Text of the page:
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Help reverse-translating haiku?

 
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Matsuhide
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PostPosted: Wed Dec 01, 2010 8:13 pm    Post subject: Help reverse-translating haiku? Reply with quote
I came across this particular haiku in a book of death-poems but it's only presented romajized(?) and I think have translated to the corresponding Japanese kanji/hiragana but would appreciate a proofread.

Kanga
喚我
Died 1812

Eng trans:

A chill:
my soul turns into
an icon.

Romaji:

Suzushiku mo
tama wa gazou ni
utsurikeri


Reverse-translation attempt:

凉しくも
魂わ画像に
移りけり


Thanks!
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kitsuno
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PostPosted: Wed Dec 01, 2010 8:28 pm    Post subject: Reply with quote
Looks good to me. Your "Romanized" needs work, though Laughing
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lordameth
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PostPosted: Wed Dec 01, 2010 8:43 pm    Post subject: Reply with quote
That "wa" should probably be a は, no?

Otherwise, nice work!
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PostPosted: Wed Dec 01, 2010 8:51 pm    Post subject: Reply with quote
lordameth wrote:
That "wa" should probably be a は, no?

Otherwise, nice work!


I have no idea how I missed that.
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Matsuhide
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PostPosted: Wed Dec 01, 2010 9:01 pm    Post subject: Reply with quote
kitsuno wrote:
Looks good to me. Your "Romanized" needs work, though

You mean as opposed to "romajized?" Embarassed

lordameth wrote:
That "wa" should probably be a は, no?

Otherwise, nice work!

そうね。
I knew something didn't feel right about that. Too out of practice...
Nice catch, thanks!

Hey, lastly:
I believe 1812 would be Tenmei 32?
Would that be written 天明三十三年? (Didn't find anything this "modern" in the fascinating "Time in Japan" thread.)
Thanks again!

*edit*
No no no...
Bunka 9
文化九年?
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PostPosted: Wed Dec 01, 2010 11:14 pm    Post subject: Reply with quote
Matsuhide wrote:

Bunka 9
文化九年?


That's what I got when I ran it through NengoCalc.
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Matsuhide
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PostPosted: Thu Dec 02, 2010 5:57 am    Post subject: Reply with quote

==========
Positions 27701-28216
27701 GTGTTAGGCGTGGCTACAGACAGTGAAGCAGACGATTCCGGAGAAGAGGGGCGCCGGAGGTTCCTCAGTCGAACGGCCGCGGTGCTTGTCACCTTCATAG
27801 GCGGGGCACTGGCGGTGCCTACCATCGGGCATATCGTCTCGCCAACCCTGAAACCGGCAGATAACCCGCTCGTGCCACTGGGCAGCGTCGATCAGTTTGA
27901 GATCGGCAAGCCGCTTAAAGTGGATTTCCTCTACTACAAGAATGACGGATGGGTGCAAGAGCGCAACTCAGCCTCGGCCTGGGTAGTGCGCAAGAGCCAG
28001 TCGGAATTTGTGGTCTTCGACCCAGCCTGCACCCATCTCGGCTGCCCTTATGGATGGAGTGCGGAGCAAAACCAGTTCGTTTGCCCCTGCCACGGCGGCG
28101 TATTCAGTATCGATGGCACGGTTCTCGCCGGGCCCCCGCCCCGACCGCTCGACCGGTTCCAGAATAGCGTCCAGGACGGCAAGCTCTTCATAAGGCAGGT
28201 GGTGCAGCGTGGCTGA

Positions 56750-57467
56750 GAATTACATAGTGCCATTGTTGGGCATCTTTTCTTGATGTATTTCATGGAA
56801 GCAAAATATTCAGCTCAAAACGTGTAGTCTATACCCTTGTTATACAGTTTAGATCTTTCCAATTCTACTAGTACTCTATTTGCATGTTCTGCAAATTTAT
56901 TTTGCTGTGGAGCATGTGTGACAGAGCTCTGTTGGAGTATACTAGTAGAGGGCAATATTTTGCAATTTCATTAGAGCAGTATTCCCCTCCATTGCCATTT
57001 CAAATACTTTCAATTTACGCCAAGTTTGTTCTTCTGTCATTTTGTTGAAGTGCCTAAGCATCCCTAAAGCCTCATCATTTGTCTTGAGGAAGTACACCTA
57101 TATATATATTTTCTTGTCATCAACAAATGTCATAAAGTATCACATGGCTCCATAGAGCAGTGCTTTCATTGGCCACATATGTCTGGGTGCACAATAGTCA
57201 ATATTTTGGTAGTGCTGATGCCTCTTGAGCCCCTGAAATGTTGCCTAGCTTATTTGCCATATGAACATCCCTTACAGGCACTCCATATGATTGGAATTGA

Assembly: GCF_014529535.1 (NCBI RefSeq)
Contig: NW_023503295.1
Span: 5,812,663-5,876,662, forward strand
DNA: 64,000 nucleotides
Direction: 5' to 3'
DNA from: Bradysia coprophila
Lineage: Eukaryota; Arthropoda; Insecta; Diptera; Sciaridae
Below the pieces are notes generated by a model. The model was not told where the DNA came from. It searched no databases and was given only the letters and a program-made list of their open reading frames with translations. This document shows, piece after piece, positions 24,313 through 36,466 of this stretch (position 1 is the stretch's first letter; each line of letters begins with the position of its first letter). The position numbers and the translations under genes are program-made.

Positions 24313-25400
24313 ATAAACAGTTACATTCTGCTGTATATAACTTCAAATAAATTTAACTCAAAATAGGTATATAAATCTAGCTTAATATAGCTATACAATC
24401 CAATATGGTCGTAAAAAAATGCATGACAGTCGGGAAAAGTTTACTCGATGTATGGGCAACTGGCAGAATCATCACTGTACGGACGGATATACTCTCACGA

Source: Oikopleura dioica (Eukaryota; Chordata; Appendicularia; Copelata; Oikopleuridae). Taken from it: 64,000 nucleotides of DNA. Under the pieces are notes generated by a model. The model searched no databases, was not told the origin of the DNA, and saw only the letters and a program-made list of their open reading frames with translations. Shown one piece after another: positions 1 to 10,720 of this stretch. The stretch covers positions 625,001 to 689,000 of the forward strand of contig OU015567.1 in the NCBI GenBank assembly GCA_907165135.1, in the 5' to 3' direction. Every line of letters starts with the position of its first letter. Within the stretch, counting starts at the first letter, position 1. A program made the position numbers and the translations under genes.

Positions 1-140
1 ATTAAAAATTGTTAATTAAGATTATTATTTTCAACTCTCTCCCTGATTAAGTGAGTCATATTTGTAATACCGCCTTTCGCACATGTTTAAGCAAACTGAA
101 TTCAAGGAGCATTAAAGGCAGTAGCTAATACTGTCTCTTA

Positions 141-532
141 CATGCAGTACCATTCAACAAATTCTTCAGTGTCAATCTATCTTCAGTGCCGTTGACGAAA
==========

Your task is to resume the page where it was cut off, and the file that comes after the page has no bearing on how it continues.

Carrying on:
Thank you sir(s)! bow
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Matsuhide
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PostPosted: Thu Dec 02, 2010 6:16 am    Post subject: Reply with quote
OK, now to re-translate BACK to English. Maybe...
I think the initial translation I read is alright but, since haiku (generally) don't rhyme and are poetic because of their syllable count, I've always tried and preferred to translate them in a way that transfers that structure whenever possible.

Here's what I came up with last night:

"Also with the chill,
spirits of man; an icon
shall transform into."

Does that seem plausible?
Naturally some artistic (poetic) license must be taken because no one can know the exact symbolism intended by the original author which is part of what makes it poetic.
I translated the "tama wa" as "spirits of man" (i.e. spirits in general, but that phrasing worked phonetically) rather than "my soul" because it is marked the the more generalized "wa" (は! Just Kidding) and not the more specific "ga."
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lordameth
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PostPosted: Thu Dec 02, 2010 9:56 am    Post subject: Reply with quote
I don't know why this didn't occur to me earlier, but couldn't the utsurikeri be 映り or 写り?

"My soul reflected in an image" or "Souls reflected in a painting" ... Maybe? What do you think?
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Matsuhide
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PostPosted: Thu Dec 02, 2010 12:01 pm    Post subject: Reply with quote
lordameth wrote:
I don't know why this didn't occur to me earlier, but couldn't the utsurikeri be 映り or 写り?

"My soul reflected in an image" or "Souls reflected in a painting" ... Maybe? What do you think?

Maybe, or perhaps "projected." Fortunately "reflect," "project," and "transform" are all two syllables... Very Happy

The original was translated as "turns into," so I assume that meaning was taken from the original kanji (if any..); but if it was just written in hiragana it could be a number of things, the beauty of such a method.

The translator noted that "gazo" could perhaps be referring to a statue of the Buddha, but not necessarily. If so (and not written in the previously presumed kanji), your interpretaion could make a lot of sense.

I have yet to locate a copy of the original, hence the necessity (well, desire) to reverse-translate. Any examples of other writings by this "Kanga" would be revealing, but I am at a loss.
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